"Moorer’s candor and self-doubt are achingly honest and oftentimes funny, making this not a story of heartbreak but a celebration of life’s struggles and rewards. This is a parenting book worth reading twice."—Publishers Weekly
“I love every inch of Allison Moorer—her brilliant mind, her poetic melodic voice, her huge heart and humanity, her guts and courage, and those feet planted so solidly and soulfully on the earth. Blood was a tremendous achievement, so lyrical, wise, heartbreaking, charming, and beautifully written; and so is I Dream He Talks to Me, both a memoir of her non-verbal autistic son, and a journey into the truth of who we all are.”—Anne Lamott
"Life can wear us down and make us bitter, or it can soften our hearts and make us wise. I can think of no one who personifies this wisdom better than Allison Moorer. Her luminous, beautifully written book is a paean to maternal love and devotion, and also something more: befitting a songwriter of her great gifts, I would call it a hymn."—Dani Shapiro, New York Times bestselling author of Inheritance and Family History
"Poignant and profoundly humane, this book plumbs the depths of a mother-child connection and celebrates the human capacity to grow into graceful acceptance... A lyrically candid and heartfelt memoir."
Praise for Blood
"Beautiful, heart-wrenching . . . Moorer's masterful, comforting storytelling may serve as solace for those who've faced abuse, a signal for those in it to get out, and an eye-opener for others."—Publishers Weekly starred review
"Moorer's memoir is full of backstory-memories, current notes and thoughts, and well-described metaphors that come together fluidly, all told with grit and lyrical prose. ...Her writing is beautiful and gripping and will stop readers in their tracks...a must-read."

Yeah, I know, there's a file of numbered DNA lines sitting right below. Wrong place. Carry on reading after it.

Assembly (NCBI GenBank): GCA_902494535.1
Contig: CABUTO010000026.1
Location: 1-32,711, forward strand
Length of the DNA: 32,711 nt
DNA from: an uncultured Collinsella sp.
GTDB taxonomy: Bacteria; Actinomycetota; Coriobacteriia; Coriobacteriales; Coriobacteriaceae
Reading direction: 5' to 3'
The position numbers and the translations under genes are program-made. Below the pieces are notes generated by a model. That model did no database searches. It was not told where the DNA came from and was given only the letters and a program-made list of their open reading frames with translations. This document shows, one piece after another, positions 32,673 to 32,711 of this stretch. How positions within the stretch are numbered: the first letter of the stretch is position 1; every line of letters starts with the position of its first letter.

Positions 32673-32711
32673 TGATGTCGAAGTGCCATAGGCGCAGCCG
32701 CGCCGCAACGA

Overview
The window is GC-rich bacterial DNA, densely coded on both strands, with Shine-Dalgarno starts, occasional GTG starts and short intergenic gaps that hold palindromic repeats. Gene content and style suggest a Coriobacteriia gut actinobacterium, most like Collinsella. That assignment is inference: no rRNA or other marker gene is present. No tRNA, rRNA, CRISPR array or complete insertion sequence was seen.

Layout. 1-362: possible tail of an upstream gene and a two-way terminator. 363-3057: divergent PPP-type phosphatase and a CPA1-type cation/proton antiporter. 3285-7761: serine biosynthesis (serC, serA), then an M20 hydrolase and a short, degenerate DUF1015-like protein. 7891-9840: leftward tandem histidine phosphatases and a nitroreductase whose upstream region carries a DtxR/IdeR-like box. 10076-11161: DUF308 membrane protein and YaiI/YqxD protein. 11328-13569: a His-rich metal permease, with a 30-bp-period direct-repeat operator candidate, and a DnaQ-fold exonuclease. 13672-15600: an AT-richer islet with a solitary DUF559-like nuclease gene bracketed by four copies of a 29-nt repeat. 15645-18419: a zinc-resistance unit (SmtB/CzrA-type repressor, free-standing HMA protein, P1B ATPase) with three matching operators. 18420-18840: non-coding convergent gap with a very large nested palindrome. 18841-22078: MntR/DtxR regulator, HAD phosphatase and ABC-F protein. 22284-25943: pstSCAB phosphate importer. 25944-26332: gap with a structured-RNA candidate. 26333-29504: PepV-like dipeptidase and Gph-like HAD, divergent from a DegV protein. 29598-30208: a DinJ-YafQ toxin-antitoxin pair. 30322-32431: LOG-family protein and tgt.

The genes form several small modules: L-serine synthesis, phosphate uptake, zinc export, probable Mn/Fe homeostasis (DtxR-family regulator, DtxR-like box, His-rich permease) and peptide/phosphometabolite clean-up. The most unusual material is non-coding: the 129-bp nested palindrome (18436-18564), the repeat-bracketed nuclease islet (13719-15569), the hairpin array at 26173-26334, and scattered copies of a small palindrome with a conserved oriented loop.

—Booklist starred review
"There is much wisdom in her experience as well as in her reflections on what she has read and heard....Much different from most musicians' memoirs and of much interest to all who wrestle to understand tragedies of their own."
—Kirkus Reviews, starred review
"Allison Moorer is known for songs of ragged, poetic honesty -- and for the emotional clarity of her country western ballads. Her debut memoir exhibits these qualities and more."
—LitHub, one of the most anticipated books of 2019
"There are few writers -- few people, in fact -- who could examine with such profound bravery the immense suffering and trauma in her story, infuse it with a lyrical sense of timelessness, and make us feel grateful for the telling. Blood is both unflinching and redemptive: a song of loss and courage."
"Like her songwriting, Moorer's prose is steeped in a rich sense of place, vivid characterization, and a story you will never forget. Not since Joan Didion's Blue Nights has grief been explored with so much beauty and complexity."
—Silas House, author of Southernmost
"Grit and grace, beauty and pain, on every wise page. Allison Moorer has given us a memoir as bloody, rich, and complex as red Alabama clay."
—Alice Randall, author of The Wind Done Gone
"Blood reveals the complicated mess of love and hurt that all too many readers will recognize. Moorer herself survived the unimaginable, and her poetic testimony should summon vigorous new attention to the public-health crisis that is male anger."
—Sarah Smarsh, author of Heartland
"Blood is the most vulnerable work you're likely to read for quite some time."
—Rick Bass, author of For a Little While
"[A] harrowing debut."—Elle
"Her voice rings with equal parts defiance and vulnerability."
"[Moorer's] written this book like a symphony. It is expansive, and its three parts feel like movements. Moorer fills them with prose that has the sharp honesty of the greatest songwriters."
—The Bitter Southerner
"Written with brave, clear-eyed compassion for all involved, Blood is an astonishing and moving meditation on family inheritance and acceptance. Despite her family's singularly tragic circumstances, Blood tells a universal story about the things our parents pass down to us -- what we learn to be grateful for, what we release ourselves from, and what we simply leave alone."
—Jennifer Palmieri, author of Dear Madame President